I love how the game completely changed its tone from mysterious to scary after playing the arcade the first time. The effective use of music heightened the suspense and thrill all throughout the game. 

I wishlisted this on Steam, and can't wait for the full release! Excellent job, Korpus!

Back to Bed is a great example of the adage, "never judge a book by its cover." I thought this game was going to be great (or at least worthwhile) simply from the looks of the graphics from the screenshots, but I was sadly mistaken.

The game starts off with you waking up in a closet, confused about how you ended up there since you had gone to bed earlier. The first couple objectives are simple enough: take some of your medication that's on the dining table and explore all eight rooms of your house; however, these don't even make sense. There's no indication later in the game that suggests you just moved in, therefore the assumption is that you've lived there for quite some time, so what sense does it make for you to explore your own house? Even if you've just moved in, it doesn't make sense to explore the house in the middle of the night after mysteriously waking up in a closet. Also, taking your medication (or, as you call it, your "crazy pills") should've already been done before going to bed. Describing them as "crazy pills" suggests they're for treatment of a psychological issue. These medications are usually taken at bedtime, not in the middle of the night. The first objective of the game should've been to go back to bed. 

These are petty critiques, but the game becomes worse because the rest is literally a ritual of waking up in a different part of the house, looking for your bedroom key (because, somehow, your bedroom door gets locked after each sleep-wake cycle), and unlocking your bedroom to go back to sleep. Each sleep-wake cycle/loop is slightly different from the previous one, but it's essentially the same song and dance: wake up, look for your bedroom key, and go back to bed. After about the fifth loop, the game crashed on me, and it was extra frustrating that it didn't save my progress.

The main menu gives you the option to play Scene 2, but I was so frustrated and upset I didn't even bother. So, I didn't finish the game, and quite frankly, it's not worth it because the ending is most likely anti-climactic. I was even contemplating featuring this game on my channel, but nonetheless, it's content. Besides, if I can use this video in hopes of straying other players away from this game, it's worth uploading.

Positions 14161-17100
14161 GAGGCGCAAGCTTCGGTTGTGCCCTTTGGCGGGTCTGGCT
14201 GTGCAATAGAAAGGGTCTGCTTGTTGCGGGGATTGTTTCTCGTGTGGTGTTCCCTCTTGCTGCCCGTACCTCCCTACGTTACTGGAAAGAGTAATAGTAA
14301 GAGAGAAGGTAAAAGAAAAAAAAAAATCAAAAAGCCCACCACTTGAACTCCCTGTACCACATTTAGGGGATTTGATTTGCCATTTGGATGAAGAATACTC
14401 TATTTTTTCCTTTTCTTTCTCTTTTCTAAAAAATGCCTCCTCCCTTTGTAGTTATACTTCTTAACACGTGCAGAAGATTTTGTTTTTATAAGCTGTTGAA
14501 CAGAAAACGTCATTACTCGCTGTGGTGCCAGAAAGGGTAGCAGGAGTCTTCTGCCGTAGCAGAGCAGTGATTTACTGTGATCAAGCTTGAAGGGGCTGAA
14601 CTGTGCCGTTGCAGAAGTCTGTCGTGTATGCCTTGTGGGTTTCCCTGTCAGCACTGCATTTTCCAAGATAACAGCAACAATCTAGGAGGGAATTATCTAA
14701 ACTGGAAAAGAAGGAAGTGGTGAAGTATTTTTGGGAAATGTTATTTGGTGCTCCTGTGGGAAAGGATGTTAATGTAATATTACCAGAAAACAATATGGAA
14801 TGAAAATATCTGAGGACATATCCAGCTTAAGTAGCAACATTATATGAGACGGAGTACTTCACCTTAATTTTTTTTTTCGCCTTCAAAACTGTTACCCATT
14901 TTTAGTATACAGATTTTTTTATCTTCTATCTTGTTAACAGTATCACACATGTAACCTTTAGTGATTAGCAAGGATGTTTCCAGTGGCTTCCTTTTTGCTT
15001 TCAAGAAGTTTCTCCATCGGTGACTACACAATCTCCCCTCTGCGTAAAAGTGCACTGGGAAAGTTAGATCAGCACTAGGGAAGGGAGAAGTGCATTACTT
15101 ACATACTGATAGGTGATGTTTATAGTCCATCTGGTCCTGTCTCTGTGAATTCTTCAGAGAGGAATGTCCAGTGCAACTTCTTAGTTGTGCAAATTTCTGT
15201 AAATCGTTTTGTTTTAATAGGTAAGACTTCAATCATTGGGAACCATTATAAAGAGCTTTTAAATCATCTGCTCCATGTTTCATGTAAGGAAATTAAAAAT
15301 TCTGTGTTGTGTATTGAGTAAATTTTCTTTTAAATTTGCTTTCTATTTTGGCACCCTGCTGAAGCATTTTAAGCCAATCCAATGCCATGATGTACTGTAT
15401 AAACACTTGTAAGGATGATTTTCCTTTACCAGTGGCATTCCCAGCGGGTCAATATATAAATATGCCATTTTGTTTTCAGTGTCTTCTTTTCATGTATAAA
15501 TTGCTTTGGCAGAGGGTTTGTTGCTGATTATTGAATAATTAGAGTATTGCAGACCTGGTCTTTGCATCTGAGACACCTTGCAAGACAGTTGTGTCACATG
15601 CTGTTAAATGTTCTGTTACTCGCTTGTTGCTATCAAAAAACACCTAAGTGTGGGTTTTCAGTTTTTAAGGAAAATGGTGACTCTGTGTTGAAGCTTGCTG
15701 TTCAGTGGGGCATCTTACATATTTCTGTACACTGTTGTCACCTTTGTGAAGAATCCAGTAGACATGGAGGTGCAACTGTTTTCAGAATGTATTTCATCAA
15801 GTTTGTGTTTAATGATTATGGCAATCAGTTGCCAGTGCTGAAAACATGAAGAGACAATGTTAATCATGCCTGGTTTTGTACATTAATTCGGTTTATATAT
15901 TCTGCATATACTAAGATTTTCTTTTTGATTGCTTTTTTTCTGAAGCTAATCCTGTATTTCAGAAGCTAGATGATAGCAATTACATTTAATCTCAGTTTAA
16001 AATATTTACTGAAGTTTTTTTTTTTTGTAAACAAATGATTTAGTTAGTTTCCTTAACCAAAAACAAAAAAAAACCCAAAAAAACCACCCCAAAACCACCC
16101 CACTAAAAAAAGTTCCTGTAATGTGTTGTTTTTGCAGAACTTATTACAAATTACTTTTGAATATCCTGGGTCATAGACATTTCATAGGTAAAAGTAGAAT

Harsh critiquing is essential for game developers, and I hope I've done that to show the developer what they can improve for future releases. For gamers, needles to say, I recommend you find another game.

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Back to Bed is a great example of the adage, "never judge a book by its cover." I thought this game was going to be great (or at least worthwhile) simply from the looks of the graphics from the screenshots, but I was sadly mistaken.

The game starts off with you waking up in a closet, confused about how you ended up there since you had gone to bed earlier. The first couple objectives are simple enough: take some of your medication that's on the dining table and explore all eight rooms of your house; however, these don't even make sense. There's no indication later in the game that suggests you just moved in, therefore the assumption is that you've lived there for quite some time, so what sense does it make for you to explore your own house? Even if you've just moved in, it doesn't make sense to explore the house in the middle of the night after mysteriously waking up in a closet. Also, taking your medication (or, as you call it, your "crazy pills") should've already been done before going to bed. Describing them as "crazy pills" suggests they're for treatment of a psychological issue. These medications are usually taken at bedtime, not in the middle of the night. The first objective of the game should've been to go back to bed. 

These are petty critiques, but the game becomes worse because the rest is literally a ritual of waking up in a different part of the house, looking for your bedroom key (because, somehow, your bedroom door gets locked after each sleep-wake cycle), and unlocking your bedroom to go back to sleep. Each sleep-wake cycle/loop is slightly different from the previous one, but it's essentially the same song and dance: wake up, look for your bedroom key, and go back to bed. After about the fifth loop, the game crashed on me, and it was extra frustrating that it didn't save my progress.

The main menu gives you the option to play Scene 2, but I was so frustrated and upset I didn't even bother. So, I didn't finish the game, and quite frankly, it's not worth it because the ending is most likely anti-climactic. I was even contemplating featuring this game on my channel, but nonetheless, it's content. Besides, if I can use this video in hopes of straying other players away from this game, it's worth uploading.

Harsh critiquing is essential for game developers, and I hope I've done that to show the developer what they can improve for future releases. For gamers, needles to say, I recommend you find another game.